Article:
I received a Facebook message from a friend who had had a 4 tier cake collapse. She was understandably upset and was seeking advice. As I read posts on Facebook from other friends, I realized that numerous people were having a really rough cake weekend. I wanted to let each of you know that you are not alone and that cake-tastrophes rarely define your career.
What would I know about it? More than you could imagine. I am going to be very honest with you and share a couple of the worst day of my life. Well, what I thought at the time were the worst days of my life.
One day a bride had called in her credit card number for final payment on her cake. I took down the number and handed the file to an employee to ring up. Long story short, the employee never rang up the charges and at some point tossed the file on my desk with a bunch of other papers, where it became buried. If you can connect the dots, you know that means that the bride’s wedding day came and went with no cake from us. I came in the next day to find the most hateful, awful phone messages. I nearly vomited on the spot.
I found the file buried on my desk, after a frantic search to figure out how we missed a cake. I did the only thing I could do. I called the mother and apologized. I wrote a letter to the bride. I paid her for the cake…not a refund since we never charged her…I gave her what it would have cost. I gave her gift certificates for a two tier cake and an anniversary topper. And you know what? I survived. The family saw how distraught I was and saw that I was trying to make it right. The best part? Her church continued to be a source of many weddings for me. I handled it like a professional and it all worked out in the end.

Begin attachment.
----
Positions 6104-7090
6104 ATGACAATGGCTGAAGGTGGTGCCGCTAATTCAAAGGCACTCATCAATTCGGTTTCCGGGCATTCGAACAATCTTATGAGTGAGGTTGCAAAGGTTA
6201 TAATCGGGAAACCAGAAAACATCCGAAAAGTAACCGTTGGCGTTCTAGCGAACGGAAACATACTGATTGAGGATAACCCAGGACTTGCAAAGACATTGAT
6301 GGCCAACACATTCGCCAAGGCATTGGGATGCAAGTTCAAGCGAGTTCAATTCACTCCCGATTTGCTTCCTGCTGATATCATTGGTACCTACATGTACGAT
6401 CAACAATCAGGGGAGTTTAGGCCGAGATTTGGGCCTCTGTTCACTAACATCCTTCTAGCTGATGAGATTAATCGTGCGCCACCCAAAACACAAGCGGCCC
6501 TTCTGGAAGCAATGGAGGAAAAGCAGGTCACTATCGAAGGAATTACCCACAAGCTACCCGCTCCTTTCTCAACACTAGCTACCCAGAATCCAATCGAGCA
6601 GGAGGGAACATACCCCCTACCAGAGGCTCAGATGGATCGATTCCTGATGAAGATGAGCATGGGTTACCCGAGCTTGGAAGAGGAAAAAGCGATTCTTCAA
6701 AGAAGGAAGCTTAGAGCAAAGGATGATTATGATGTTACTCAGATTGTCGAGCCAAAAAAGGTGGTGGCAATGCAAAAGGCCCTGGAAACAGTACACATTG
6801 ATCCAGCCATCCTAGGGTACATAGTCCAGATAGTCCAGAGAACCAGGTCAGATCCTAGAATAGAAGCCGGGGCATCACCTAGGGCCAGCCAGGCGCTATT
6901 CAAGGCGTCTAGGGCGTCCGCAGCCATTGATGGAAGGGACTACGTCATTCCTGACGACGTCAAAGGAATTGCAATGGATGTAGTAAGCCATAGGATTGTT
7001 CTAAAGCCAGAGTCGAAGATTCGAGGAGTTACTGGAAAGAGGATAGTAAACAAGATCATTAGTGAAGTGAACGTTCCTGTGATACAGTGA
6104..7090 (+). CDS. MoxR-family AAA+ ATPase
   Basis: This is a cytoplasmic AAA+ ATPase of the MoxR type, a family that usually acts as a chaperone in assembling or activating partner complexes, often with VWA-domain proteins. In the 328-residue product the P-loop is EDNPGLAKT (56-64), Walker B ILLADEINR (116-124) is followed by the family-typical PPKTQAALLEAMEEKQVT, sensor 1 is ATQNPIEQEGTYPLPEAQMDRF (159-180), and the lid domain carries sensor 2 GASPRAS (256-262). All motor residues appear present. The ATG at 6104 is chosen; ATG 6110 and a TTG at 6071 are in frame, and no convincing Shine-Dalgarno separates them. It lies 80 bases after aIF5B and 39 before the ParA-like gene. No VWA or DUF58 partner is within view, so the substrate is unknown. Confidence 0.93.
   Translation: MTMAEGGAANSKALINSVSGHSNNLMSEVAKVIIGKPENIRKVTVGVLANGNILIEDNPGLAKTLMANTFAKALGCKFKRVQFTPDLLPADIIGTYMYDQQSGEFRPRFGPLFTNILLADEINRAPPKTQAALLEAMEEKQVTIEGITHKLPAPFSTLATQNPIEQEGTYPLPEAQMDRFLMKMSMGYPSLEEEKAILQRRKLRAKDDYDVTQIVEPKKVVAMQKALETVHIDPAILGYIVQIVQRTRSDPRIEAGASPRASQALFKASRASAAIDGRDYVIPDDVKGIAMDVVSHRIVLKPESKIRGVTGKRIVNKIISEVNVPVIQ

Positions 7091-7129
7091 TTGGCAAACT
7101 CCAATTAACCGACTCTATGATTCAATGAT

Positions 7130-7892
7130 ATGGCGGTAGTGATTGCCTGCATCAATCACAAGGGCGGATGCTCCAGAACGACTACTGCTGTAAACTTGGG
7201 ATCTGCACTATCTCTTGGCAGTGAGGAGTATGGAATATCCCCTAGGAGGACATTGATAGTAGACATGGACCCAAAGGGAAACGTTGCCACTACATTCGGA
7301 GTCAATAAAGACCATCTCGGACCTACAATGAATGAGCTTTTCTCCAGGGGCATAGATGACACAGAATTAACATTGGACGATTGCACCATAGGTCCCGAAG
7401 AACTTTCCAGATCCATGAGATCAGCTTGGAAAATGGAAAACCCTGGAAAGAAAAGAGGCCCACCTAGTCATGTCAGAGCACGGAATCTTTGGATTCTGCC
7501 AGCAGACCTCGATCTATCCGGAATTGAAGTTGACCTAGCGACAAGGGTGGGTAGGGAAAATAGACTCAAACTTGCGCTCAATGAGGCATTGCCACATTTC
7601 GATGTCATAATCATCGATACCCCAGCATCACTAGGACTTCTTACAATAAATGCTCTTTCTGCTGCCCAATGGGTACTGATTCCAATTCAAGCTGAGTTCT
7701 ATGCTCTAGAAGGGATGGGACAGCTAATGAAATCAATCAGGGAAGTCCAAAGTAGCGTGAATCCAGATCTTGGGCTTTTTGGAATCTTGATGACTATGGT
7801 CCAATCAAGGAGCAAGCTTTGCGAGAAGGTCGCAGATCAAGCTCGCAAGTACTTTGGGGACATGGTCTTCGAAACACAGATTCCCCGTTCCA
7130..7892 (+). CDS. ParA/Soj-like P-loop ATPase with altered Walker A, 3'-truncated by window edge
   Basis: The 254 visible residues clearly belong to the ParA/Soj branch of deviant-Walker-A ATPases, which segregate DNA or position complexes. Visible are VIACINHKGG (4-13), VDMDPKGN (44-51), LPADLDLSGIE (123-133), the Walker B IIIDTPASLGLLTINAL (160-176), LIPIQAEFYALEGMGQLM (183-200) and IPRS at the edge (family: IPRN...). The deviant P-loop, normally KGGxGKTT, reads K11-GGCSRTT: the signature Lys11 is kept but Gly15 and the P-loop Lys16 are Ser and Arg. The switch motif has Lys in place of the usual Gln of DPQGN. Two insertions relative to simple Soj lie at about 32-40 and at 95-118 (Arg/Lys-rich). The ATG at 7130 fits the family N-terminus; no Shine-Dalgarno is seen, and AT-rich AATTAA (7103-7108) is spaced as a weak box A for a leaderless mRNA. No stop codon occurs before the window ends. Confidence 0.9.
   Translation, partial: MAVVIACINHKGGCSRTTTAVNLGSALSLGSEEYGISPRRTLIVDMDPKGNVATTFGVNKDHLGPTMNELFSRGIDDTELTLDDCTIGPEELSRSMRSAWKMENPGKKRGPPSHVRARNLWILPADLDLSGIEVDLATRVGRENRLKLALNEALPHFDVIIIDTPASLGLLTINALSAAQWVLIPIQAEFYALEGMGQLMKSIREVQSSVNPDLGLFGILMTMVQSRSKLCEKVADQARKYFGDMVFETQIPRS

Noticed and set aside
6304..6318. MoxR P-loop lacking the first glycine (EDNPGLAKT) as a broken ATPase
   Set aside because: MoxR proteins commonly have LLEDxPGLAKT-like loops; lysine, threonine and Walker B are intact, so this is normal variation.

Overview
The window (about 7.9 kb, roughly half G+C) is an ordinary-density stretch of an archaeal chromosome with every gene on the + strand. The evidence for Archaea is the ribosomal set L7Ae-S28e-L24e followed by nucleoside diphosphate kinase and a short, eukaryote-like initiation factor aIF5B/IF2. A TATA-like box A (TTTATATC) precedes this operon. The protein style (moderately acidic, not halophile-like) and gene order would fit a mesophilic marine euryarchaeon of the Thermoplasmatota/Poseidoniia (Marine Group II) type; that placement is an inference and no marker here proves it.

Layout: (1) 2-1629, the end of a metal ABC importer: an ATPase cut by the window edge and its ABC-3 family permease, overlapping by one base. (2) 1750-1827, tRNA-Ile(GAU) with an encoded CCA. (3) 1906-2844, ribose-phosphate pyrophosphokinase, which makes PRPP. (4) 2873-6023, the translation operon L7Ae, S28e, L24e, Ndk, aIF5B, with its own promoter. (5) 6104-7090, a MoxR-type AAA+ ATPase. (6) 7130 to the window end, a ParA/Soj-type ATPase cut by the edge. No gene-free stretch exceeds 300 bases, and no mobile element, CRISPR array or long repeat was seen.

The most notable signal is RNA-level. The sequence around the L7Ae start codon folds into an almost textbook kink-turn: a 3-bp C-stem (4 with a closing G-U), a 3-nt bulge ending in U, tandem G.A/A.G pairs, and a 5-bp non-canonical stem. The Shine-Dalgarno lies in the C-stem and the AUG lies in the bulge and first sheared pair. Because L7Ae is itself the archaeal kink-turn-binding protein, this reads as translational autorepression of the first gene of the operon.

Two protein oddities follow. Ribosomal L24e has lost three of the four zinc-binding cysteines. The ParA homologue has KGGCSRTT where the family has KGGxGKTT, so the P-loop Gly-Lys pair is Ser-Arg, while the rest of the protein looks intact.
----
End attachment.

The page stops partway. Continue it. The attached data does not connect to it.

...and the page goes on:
One of my favorite brides ever had a six tier cake. As I finished setting it up, it was beautiful. My husband Rob, who usually points out any flaws, said “I’m really proud of you…that is a great cake”. I was ecstatic. A few hours later, I received a call at home from the wedding planner. The top two tiers of the cake had ” fallen” off the cake. The cake could still be served, but they needed a dummy cake for the reception.
I couldn’t decide whether to cry, scream or hide under the covers. I took a breath, and ran to my shop to get a dummy cake. I ended up refunding the wedding cake price. To this day, I believe that someone did something to my cake, but the country club denies it. The florist added flowers after I finished, so who knows. There was a prom going on upstairs and every teenager had to pass the cake. I still have no idea how two tiers can jump off, but the rest of the cake is fine.
Even worse, the local high society newspaper mentioned it with their picture of the bride and groom. It cost me most weddings at that country club (high end, two blocks from my shop). All I could do was do my best on every bride’s cake and hope that eventually people would realize that I did nice work. Eventually, my reputation did speak for itself and the wedding planner began to defend me if asked about the incident.
In each case, I thought I was done. That my bakery was done. That I would need to leave town. But the sun rose the next day. People still needed cakes. Life went on. Someone told me that if something won’t matter ten years from now, it doesn’t matter and to move on. The process of moving on takes every bit of courage you have. But you CAN do it!
Sometimes your errors are simple misspellings, learning that you cannot stack cakes that high, that cardboard cake circles absorb moisture and give way or any number of other lessons that are out there waiting for you. In each case, accept responsibility. Try to make it right with the customer. Pray you don’t end up on CakeWrecks. Let the customer yell or cry if they need to – let them release their emotions without getting emotional back.
When I was an attorney, I went to see a judge, who had a quotation on his desk. When days seem too hard to handle, I repeat this quote. It was spoken in a speech by Abraham Lincoln. “And this, too, shall pass away”.
Don’t feel like a loser. Don’t give up. Believe that you are better than what just happened. I promise, this too shall pass. Promise.